Bridging the gap: Communications for the Continental Free Trade Area

12 February 2016

The Continental Free Trade Area (CFTA) holds incredible potential for the African continent. Greater focus on communications will be required in order for that potential to be realised. 

 

In some circles, the benefits of the African Continental Free Trade Area (CFTA) are well known: the establishment of one integrated African market; a 52 percent increase in intra-African trade; a 6 percent  increase in African exports; significant job creation; and long-term sustainable development. But for many others, including the millions of the people who could reap real, life-changing benefits, the CFTA is relatively unknown.

Jackie Gabriel, the Zambian owner of a Lusaka-based textile company, has aspirations of exporting to East and West Africa. When asked about accessing these new markets, Jackie lists numerous barriers that stand in her way. “All of the paperwork, the shipping costs, it is just too expensive and difficult." Jackie had never heard of the CFTA, let alone what it could do for her and her business. She, like many other people across the African continent, is disconnected from the continental integration agenda – an agenda created to serve people like her.

While the CFTA negotiations will be carried out by government negotiators and informed by policy experts, at its core, the CFTA is about people—it is people who will benefit in terms of sustainable development, and it is people, especially entrepreneurs and business owners, who will be better able to trade once the CFTA is implemented. But for the potential of the CFTA to become a reality, people must be more connected to the negotiations through better communications. In particular, the success of the agreement hinges on communication with the private sector; between the Regional Economic Communities (RECs) and the African Union Commission (AUC); and with the general public.

Communication with the private sector

Trade is conducted by the private sector, yet negotiated by governments. For trade’s potential to be realised, the negotiations must reflect the needs of the private sector and be conducted in a manner that will facilitate and unlock new businesses opportunities. For that to happen, strong communication with the private sector will be critical.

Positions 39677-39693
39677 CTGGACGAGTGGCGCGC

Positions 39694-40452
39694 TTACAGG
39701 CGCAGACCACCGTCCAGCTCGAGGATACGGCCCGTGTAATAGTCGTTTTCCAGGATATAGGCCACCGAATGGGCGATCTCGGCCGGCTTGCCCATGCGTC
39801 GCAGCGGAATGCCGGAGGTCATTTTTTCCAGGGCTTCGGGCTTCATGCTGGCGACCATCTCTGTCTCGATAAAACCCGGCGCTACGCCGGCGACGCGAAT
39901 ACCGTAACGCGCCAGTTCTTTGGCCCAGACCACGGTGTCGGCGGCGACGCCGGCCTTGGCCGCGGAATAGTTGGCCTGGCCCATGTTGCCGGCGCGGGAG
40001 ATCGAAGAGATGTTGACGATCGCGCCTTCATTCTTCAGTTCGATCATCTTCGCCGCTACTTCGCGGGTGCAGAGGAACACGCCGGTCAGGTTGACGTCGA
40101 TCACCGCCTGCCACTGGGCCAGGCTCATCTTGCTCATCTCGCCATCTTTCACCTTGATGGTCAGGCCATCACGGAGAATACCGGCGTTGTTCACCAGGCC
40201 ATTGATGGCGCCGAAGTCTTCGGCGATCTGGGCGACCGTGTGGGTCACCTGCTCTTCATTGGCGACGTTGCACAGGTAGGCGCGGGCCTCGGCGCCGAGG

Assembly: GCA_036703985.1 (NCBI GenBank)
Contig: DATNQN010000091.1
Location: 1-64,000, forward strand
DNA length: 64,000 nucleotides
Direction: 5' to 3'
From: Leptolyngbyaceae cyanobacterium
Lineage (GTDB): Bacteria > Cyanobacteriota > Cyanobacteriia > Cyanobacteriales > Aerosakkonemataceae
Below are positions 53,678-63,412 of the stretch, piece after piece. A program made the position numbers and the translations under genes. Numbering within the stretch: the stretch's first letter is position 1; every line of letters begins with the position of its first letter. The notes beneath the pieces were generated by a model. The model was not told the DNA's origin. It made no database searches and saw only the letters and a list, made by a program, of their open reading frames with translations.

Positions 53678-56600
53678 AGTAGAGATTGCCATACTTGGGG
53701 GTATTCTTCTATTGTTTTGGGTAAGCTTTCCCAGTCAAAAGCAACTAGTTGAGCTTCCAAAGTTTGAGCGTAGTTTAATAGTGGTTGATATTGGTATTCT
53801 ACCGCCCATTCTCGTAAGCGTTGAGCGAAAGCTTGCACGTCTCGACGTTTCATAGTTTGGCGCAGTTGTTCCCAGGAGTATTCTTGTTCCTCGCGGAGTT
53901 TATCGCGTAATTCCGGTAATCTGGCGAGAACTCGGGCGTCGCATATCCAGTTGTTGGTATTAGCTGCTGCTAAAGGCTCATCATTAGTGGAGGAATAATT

Not only is private sector communication key in helping to shape the negotiations, it will also be crucial in mobilising domestic support for the CFTA. This will be true both as the CFTA is negotiated and after negotiations are finished, when the CFTA will be subject to ratification and implementation at the national and regional levels.

Improving communication with the private sector must be addressed from a variety of angles. The AUC’s initiatives to establish a Trade Observatory and African Business Council, as well as regional and national business councils and chambers of commerce, have a significant role to play. So, too, do civil society organisations and NGOs that can help strengthen lines of communication between the private sector and the negotiators. Creative and novel approaches, like online forums and crowdsourcing tools that make gathering information and communicating across a vast continent much easier, are also needed.  

REC-AUC communication

Along with improving communication with the private sector, strengthening communication between the RECs and the AUC will also be necessary in bringing the CFTA to fruition. The AUC is tasked with the difficult challenge of coordinating and facilitating successful negotiations. Accordingly, significant focus has been placed on strengthening the AUC's capacity, including a considerable mobilisation of resources on the part of development partners towards hiring technical experts to establish a dedicated CFTA Unit at the AUC.